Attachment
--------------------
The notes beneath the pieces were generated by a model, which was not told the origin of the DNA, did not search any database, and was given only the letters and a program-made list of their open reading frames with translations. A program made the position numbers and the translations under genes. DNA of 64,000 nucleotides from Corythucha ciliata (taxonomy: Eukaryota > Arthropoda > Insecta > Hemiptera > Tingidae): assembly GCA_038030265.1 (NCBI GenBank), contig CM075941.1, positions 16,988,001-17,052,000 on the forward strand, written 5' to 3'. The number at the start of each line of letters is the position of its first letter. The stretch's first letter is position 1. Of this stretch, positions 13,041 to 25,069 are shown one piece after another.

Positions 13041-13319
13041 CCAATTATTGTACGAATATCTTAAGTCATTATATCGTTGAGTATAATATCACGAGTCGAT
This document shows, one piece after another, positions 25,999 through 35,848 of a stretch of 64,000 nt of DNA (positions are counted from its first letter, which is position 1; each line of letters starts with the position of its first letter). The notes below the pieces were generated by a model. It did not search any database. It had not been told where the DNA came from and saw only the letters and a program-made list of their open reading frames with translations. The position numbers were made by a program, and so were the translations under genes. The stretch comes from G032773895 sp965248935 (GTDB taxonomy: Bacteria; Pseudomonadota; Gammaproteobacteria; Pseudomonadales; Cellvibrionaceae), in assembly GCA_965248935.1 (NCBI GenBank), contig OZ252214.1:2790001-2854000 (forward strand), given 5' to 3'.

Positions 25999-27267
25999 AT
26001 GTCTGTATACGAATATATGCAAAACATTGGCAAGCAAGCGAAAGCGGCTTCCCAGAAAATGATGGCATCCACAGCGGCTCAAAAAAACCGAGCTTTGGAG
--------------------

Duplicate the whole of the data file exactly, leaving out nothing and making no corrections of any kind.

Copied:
The notes beneath the pieces were generated by a model, which was not told the origin of the DNA, did not search any database, and was given only the letters and a program-made list of their open reading frames with translations. A program made the position numbers and the translations under genes. DNA of 64,000 nucleotides from Corythucha ciliata (taxonomy: Eukaryota > Arthropoda > Insecta > Hemiptera > Tingidae): assembly GCA_038030265.1 (NCBI GenBank), contig CM075941.1, positions 16,988,001-17,052,000 on the forward strand, written 5' to 3'. The number at the start of each line of letters is the position of its first letter. The stretch's first letter is position 1. Of this stretch, positions 13,041 to 25,069 are shown one piece after another.

Positions 13041-13319
13041 CCAATTATTGTACGAATATCTTAAGTCATTATATCGTTGAGTATAATATCACGAGTCGAT
This document shows, one piece after another, positions 25,999 through 35,848 of a stretch of 64,000 nt of DNA (positions are counted from its first letter, which is position 1; each line of letters starts with the position of its first letter). The notes below the pieces were generated by a model. It did not search any database. It had not been told where the DNA came from and saw only the letters and a program-made list of their open reading frames with translations. The position numbers were made by a program, and so were the translations under genes. The stretch comes from G032773895 sp965248935 (GTDB taxonomy: Bacteria; Pseudomonadota; Gammaproteobacteria; Pseudomonadales; Cellvibrionaceae), in assembly GCA_965248935.1 (NCBI GenBank), contig OZ252214.1:2790001-2854000 (forward strand), given 5' to 3'.

Positions 25999-27267
25999 AT
26001 GTCTGTATACGAATATATGCAAAACATTGGCAAGCAAGCGAAAGCGGCTTCCCAGAAAATGATGGCATCCACAGCGGCTCAAAAAAACCGAGCTTTGGAG